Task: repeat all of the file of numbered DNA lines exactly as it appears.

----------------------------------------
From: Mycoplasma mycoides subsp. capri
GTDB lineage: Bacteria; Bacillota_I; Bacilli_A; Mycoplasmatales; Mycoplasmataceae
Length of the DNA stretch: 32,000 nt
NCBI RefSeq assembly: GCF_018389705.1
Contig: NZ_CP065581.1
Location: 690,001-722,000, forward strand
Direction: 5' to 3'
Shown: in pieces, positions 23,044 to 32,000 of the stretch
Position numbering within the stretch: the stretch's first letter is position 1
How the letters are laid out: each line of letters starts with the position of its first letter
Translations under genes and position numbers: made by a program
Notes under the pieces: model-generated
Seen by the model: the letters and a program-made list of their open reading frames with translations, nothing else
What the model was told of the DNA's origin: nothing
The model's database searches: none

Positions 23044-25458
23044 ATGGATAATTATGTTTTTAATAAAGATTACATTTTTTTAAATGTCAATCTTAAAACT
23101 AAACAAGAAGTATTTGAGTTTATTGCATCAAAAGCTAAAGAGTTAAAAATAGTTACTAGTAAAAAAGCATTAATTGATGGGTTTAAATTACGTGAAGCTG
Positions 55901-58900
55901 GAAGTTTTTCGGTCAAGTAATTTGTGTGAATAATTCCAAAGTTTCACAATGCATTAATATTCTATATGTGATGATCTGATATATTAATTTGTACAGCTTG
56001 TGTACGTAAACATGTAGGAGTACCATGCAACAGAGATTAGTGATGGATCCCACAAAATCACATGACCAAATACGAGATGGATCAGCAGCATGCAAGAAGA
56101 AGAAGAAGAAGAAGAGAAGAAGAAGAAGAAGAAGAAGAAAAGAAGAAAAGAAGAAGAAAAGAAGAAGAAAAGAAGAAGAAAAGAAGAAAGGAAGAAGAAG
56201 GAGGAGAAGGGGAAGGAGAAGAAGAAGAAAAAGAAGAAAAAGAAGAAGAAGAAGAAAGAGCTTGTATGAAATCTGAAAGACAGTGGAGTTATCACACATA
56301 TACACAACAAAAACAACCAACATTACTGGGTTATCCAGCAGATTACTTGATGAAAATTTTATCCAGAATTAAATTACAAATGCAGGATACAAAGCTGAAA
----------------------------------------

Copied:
From: Mycoplasma mycoides subsp. capri
GTDB lineage: Bacteria; Bacillota_I; Bacilli_A; Mycoplasmatales; Mycoplasmataceae
Length of the DNA stretch: 32,000 nt
NCBI RefSeq assembly: GCF_018389705.1
Contig: NZ_CP065581.1
Location: 690,001-722,000, forward strand
Direction: 5' to 3'
Shown: in pieces, positions 23,044 to 32,000 of the stretch
Position numbering within the stretch: the stretch's first letter is position 1
How the letters are laid out: each line of letters starts with the position of its first letter
Translations under genes and position numbers: made by a program
Notes under the pieces: model-generated
Seen by the model: the letters and a program-made list of their open reading frames with translations, nothing else
What the model was told of the DNA's origin: nothing
The model's database searches: none

Positions 23044-25458
23044 ATGGATAATTATGTTTTTAATAAAGATTACATTTTTTTAAATGTCAATCTTAAAACT
23101 AAACAAGAAGTATTTGAGTTTATTGCATCAAAAGCTAAAGAGTTAAAAATAGTTACTAGTAAAAAAGCATTAATTGATGGGTTTAAATTACGTGAAGCTG
Positions 55901-58900
55901 GAAGTTTTTCGGTCAAGTAATTTGTGTGAATAATTCCAAAGTTTCACAATGCATTAATATTCTATATGTGATGATCTGATATATTAATTTGTACAGCTTG
56001 TGTACGTAAACATGTAGGAGTACCATGCAACAGAGATTAGTGATGGATCCCACAAAATCACATGACCAAATACGAGATGGATCAGCAGCATGCAAGAAGA
56101 AGAAGAAGAAGAAGAGAAGAAGAAGAAGAAGAAGAAGAAAAGAAGAAAAGAAGAAGAAAAGAAGAAGAAAAGAAGAAGAAAAGAAGAAAGGAAGAAGAAG
56201 GAGGAGAAGGGGAAGGAGAAGAAGAAGAAAAAGAAGAAAAAGAAGAAGAAGAAGAAAGAGCTTGTATGAAATCTGAAAGACAGTGGAGTTATCACACATA
56301 TACACAACAAAAACAACCAACATTACTGGGTTATCCAGCAGATTACTTGATGAAAATTTTATCCAGAATTAAATTACAAATGCAGGATACAAAGCTGAAA